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On operator commutation

by wangyi
Tags: commutation, operator
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wangyi
#1
May17-05, 12:07 AM
P: 56
Hi, I have a question,
As it is said in QM, if two operators commute, they have so many common eigenstates that they form a basis. And the inverse is right.
Now there is the question,
if A,B,C are operators, [A,B]=0, [A,C]=0,
then is "[B,C]=0" also right?

If we simply say A and B, A and C both have common eigenstates, so B and C have common eigenstates, so [B,C]=0, it seems to be right.

But in QFT, if x,y spacelike, then [\phi(x),\phi(y)]=0,
if the above is right, then we can find a point z which is spacelike according to two non-spacelike point x,y to make any non-spacelike [\phi(x),\phi(y)]=0. It looks like a paradox.

thank you!
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CarlB
#2
May17-05, 01:48 AM
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> If A,B,C are operators, [A,B]=0, [A,C]=0,
> then is "[B,C]=0" also right?

No, it's not right. For a counterexample in the usual QM variables, let [tex]A=x, B=y, C=p_y[/tex].

For a counterexample in the Dirac gamma matrices,
let [tex]A=\gamma^0, B=\gamma^1\gamma^2, C=\gamma^1\gamma^3[/tex].

For a counterexample in QFT, replace the gamma matrices with your favorite four anticommuting field variables.

In each of these counterexamples, A commutes with B and A commutes with C, but B and C do not commute.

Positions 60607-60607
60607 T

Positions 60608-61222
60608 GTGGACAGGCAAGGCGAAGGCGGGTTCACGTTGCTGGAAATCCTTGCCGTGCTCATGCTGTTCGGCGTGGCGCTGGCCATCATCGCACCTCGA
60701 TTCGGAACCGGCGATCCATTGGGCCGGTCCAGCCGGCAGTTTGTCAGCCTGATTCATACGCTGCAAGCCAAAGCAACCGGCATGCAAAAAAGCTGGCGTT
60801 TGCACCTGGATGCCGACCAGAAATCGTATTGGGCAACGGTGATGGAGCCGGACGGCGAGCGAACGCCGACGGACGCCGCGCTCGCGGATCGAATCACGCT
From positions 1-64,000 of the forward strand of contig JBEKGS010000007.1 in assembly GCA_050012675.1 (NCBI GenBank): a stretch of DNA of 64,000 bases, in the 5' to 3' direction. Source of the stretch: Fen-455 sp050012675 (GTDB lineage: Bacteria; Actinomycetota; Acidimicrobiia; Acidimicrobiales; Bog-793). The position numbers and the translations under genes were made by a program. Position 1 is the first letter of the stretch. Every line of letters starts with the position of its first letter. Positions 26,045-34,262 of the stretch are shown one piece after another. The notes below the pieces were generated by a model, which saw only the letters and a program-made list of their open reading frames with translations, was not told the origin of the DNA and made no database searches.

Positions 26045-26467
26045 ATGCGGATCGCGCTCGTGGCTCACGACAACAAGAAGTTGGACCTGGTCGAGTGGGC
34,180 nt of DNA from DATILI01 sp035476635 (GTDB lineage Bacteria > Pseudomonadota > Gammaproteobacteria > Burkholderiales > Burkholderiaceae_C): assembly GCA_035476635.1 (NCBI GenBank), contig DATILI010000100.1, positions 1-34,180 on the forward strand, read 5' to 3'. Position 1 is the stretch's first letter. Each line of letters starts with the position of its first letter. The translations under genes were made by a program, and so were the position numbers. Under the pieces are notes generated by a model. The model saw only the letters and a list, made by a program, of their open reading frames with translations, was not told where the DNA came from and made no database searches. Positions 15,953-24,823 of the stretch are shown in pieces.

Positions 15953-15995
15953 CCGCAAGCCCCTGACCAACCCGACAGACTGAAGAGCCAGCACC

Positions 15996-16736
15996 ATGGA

Carl
PhilG
#3
May17-05, 01:50 AM
P: 53
Quote Quote by wangyi
Now there is the question,
if A,B,C are operators, [A,B]=0, [A,C]=0,
then is "[B,C]=0" also right?
No. The angular momentum operators give a counterexample: A = L^2, B = L_x, and C = L_y. Then [A,B] = [A,C] = 0. But [B,C]= [L_x, L_y] = ih L_z.

It is true, however, that [B, C] commutes with A. This can be seen from the jacobi identity

[A, [B, C]] + [B, [C, A]] + [C, [A, B]] = 0.

CarlB
#4
May17-05, 01:56 AM
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On operator commutation

> If we simply say A and B, A and C both have
> common eigenstates, so B and C have common
> eigenstates, so [B,C]=0, it seems to be right.

If A has no degeneracy in its eigenvalues, then your logic works. In the presence of degeneracy, A can arrange to share a different set of eigenstates with B than it shares with C.

Carl
Galileo
#5
May17-05, 04:24 AM
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[A,B]=0 means you can find a set of eigenstates common to A and B.
[A,C]=0 means you can find a set of eigenstates common to A and C.

That doesn't imply these two sets are the same, so it will in general not give a set of eigenstates common to B and C.
wangyi
#6
May17-05, 06:08 AM
P: 56
Thank you all, i see :)


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